Brian Moritz on the death of newspapers

Brian Moritz on the death of newspapers September 27, 2012

At Scholars & Rogues, Brian Moritz shares his story of “Why I left newspapers.”

Moritz used to be a beat reporter. I used to be a print and online copyeditor. At this point that’s about like saying he used to be a blacksmith and I used to be an elevator operator.

At one point we both loved those jobs, and then, gradually, they became a lot harder to love. “It stopped being fun,” Moritz says. And that was, in large part, because they stopped being something it was still possible to do well. (I wrote about that near the end of my run in the newspaper racket, in a post called “Playoffs and Rocking Chairs.”)

Click over and read the whole thing, but my favorite part of Moritz’ post is probably this:

The layoffs started, followed by the furloughs. Wondering every six months if you were still going to have a job was bad enough. Wondering every six months if you were still going to have a job while trying to figure out how to make ends meet when you lose a week of pay each quarter. Then the job cuts kept coming. The industry still hasn’t figured itself out.

More striking — it stopped being fun.

The newsrooms I worked in used to be fantastic, vital places. There was an energy to the room, especially when news was breaking. Being a reporter could be, above all else, fun.

That was long gone by 2009. The layoffs, the furloughs, the space cuts, all of it, sucked the life out of the room, out of the industry.

For this, I blame newspaper owners. By their actions, by their slavish devotion to print profit margins at any cost, by their desire to maximize profit while minimizing the quality of the product, by their inability or unwillingness to embrace digital news, they have sucked so much of the soul out of a business I love.

It’s telling that when anyone leaves the business, my first reaction (and that of almost everyone else I know) is “Good move. Smart decision.”

Every word of that. Amen to every single word.


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  • Chris

     Ellie –  Chris wasn’t sexually harassing Pat.  Pat considers the word “the” to be offensive. Everyone uses it but Pat chose tonight to suddenly start cursing at Chris for using it, completely derailing the thread. There’s no rule against using this word and Chris is never going to stop using it yet Pat perists. Who is the harasser here?

  • it’s me btw

  • EllieMurasaki

    Your hypothetical has nothing to do with either my hypothetical or the actual situation here.

  • Madhabmatics

    yo when your argument is literally identical to the argument people use for “why can’t I drop an n-bomb whenever I want, screw you oversensitive weenie, I am a he-man who does not experience your human emotions” perhaps you out to come up with a new argument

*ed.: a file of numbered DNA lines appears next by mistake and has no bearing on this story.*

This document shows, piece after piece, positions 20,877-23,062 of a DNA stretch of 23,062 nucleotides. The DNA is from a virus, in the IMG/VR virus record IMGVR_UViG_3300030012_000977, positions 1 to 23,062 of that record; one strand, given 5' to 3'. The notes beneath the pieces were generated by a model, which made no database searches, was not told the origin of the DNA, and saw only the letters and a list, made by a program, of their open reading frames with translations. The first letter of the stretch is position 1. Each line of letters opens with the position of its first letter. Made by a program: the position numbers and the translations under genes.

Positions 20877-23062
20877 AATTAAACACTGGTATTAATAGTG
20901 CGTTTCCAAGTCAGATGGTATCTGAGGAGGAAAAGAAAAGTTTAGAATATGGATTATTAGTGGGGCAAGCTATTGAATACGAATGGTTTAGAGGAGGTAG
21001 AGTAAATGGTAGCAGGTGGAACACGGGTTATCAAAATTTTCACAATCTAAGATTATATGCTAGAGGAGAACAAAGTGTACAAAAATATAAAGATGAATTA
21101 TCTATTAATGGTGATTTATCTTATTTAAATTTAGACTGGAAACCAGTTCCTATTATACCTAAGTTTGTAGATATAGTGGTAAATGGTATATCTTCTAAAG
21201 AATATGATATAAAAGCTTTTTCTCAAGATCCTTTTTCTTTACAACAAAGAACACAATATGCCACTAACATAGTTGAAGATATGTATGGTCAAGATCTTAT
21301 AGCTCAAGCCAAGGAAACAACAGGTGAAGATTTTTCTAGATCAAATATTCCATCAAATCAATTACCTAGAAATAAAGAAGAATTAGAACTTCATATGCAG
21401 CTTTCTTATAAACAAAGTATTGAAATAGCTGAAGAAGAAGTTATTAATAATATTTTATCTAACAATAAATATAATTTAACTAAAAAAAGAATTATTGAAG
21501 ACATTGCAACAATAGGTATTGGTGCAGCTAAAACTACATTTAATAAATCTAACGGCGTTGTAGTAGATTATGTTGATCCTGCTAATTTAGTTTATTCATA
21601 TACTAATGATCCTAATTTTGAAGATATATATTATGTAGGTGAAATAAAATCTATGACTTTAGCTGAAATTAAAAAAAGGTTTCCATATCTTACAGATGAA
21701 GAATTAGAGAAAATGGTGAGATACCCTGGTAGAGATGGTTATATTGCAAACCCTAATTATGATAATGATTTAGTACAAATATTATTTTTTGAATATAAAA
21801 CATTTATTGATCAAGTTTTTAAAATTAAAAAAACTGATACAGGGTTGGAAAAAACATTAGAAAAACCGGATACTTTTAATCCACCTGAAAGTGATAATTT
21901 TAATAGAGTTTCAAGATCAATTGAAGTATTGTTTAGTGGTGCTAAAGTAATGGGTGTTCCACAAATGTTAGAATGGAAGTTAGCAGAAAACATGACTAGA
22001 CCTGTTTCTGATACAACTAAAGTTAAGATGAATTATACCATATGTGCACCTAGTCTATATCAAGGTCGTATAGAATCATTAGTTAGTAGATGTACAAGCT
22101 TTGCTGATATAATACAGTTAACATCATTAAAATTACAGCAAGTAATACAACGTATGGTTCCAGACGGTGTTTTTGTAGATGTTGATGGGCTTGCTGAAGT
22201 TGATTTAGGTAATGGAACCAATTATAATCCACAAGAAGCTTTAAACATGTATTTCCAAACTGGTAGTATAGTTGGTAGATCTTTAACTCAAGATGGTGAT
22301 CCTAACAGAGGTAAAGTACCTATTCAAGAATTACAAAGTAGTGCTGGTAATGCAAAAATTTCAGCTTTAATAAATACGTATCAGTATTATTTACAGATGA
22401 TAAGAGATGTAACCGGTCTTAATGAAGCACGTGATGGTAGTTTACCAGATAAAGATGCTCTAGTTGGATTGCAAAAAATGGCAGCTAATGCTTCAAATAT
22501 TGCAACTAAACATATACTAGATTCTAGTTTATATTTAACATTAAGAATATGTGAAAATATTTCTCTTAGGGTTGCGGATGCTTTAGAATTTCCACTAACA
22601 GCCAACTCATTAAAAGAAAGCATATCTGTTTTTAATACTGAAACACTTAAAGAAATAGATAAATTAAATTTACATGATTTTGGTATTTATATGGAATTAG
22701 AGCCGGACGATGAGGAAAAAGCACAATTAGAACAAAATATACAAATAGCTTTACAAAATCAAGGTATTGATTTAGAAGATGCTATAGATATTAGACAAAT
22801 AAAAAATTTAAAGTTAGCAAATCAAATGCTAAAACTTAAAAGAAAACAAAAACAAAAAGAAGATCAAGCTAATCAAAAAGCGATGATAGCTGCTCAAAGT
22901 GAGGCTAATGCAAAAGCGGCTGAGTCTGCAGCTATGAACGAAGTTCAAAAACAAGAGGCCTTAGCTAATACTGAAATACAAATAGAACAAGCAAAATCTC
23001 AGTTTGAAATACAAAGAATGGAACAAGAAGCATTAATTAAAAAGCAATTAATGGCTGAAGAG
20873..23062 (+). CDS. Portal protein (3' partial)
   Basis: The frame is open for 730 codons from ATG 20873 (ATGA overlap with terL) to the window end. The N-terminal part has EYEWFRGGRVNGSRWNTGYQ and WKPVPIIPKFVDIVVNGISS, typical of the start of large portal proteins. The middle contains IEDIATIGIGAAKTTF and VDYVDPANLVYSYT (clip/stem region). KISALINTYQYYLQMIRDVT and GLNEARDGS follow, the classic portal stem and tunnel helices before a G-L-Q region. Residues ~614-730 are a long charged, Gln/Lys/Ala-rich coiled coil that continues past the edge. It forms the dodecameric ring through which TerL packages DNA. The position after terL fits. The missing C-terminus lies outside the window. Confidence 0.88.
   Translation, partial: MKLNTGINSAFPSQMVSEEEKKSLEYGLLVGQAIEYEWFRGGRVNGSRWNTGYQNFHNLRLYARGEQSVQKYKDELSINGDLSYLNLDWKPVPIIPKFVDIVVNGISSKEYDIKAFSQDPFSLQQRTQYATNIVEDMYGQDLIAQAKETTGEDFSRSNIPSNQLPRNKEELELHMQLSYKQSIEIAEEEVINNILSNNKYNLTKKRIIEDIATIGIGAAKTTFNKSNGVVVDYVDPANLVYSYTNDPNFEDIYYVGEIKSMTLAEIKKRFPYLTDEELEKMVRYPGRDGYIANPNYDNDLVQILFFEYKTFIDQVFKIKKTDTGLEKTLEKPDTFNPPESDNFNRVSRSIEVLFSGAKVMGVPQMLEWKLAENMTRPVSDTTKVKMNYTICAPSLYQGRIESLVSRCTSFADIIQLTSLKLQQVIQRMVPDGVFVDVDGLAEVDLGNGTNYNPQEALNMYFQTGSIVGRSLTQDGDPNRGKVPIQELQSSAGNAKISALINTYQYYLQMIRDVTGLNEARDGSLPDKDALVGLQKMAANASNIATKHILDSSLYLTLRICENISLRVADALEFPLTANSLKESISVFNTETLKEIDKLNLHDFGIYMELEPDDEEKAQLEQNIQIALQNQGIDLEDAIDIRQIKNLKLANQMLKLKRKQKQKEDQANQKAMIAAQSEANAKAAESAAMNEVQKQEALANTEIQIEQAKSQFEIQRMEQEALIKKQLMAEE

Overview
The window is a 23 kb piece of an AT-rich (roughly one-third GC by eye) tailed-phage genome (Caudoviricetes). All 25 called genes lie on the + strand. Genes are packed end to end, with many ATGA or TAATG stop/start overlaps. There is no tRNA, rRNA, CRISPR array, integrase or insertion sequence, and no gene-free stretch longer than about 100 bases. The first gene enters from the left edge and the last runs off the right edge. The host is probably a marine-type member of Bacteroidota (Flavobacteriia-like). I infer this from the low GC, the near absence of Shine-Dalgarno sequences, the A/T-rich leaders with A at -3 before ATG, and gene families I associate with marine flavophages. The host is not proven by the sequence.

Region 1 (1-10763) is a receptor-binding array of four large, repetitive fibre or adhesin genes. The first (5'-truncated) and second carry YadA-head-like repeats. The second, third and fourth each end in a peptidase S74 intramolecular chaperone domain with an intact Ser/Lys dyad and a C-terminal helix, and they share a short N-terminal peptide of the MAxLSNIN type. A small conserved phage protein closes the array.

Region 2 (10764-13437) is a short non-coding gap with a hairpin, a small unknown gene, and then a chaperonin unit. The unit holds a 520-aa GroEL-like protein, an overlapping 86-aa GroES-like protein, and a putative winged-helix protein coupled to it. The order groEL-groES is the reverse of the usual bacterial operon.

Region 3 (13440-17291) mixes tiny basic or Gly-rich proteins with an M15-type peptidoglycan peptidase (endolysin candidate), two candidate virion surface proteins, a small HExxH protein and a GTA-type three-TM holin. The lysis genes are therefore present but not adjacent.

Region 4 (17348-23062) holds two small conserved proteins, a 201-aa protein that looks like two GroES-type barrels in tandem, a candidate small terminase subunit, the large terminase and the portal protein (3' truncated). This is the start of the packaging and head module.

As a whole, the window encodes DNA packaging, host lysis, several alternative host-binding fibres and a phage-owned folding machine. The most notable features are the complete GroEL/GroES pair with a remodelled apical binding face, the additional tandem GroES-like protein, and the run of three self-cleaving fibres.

• madhabmatics- so you feel the word lame is offensive? It offends you when people say it?
    Ellie- it’s identical to here. There’s no rule against using the word lame on this site. No one except you has a problem with it. and you don’t even have a problem with it!

    “”To be fair, I’ve no disabilities and ‘lame’ is not personally offensive to me, and I never said it was”

    I’ll say what I please within the bounderies of the rules. let’s move on

  • There is no palm that can possibly encompass the magnitude of my facepalm at this moment.

  • EllieMurasaki

    “I am not personally hurt by this” != “this hurts no one”

  • heres bigoted “anti war” really just selfish libertarian Rachael Maddow talking about a lame duck session 

  • Oh christ why did I even bother with you EVER


  • haha what are you talking about? this is crazy. everyone says lame

  • Lori


    Lori- what the therapist does is get them to overcome their OCD by
    touching doorknobs and that sort of thing. It’s called exposure therapy.
    It’s done with the help of a therapist but the person is doing it

    You help the person by facilitating them in this, not in making it
    easy for them to indulge in their behaviours. The goal is to cure the
    disaease, not just to make it more comfortable for the person
    experiencing it.   

    I realize that your epic self-involvement prevents you from processing or retaining any information about other people, but I was a psychology major in college and did social work as my first career. I have forgotten more about therapy that you ever have or every will know. Your generalizations about the therapeutic treatment of OCD are as shallow as everything else you “contribute” here. Just stop.

  • Lori


    I’ll say what I please within the bounderies of the rules. let’s move on   

    Fred really should ban you.

  • Lori

    There was a time when “everyone” said the N-word. That didn’t make it right.

    Also? Using “crazy” this way is rude and demeaning to the mentally ill. Not like you care, because no one tells Chris Hadrick what he is and is not allowed to say.


  • “Also? Using “crazy” this way is rude and demeaning to the mentally ill.”

    here we go again!

  • christopher_young

    CJB, Would you stop saying that either in front of me or in any other circumstance. I have cerebral palsy, if that’s of any interest to you, but I don’t see why I have to ask you to mind your manners where Ellie can do so equally well. Your argument is essentially that it’s OK to use the N word as long as everybody in the room is white. It isn’t. You are a troll.

  • Consumer Unit 5012

    Well, this was a nice thread about businesses until it got derailed.

  • AnonymousSam

    Do you enjoy coming across to others as a twelve year old who’s finally being trusted to use the computer without Mommy’s chaperoning?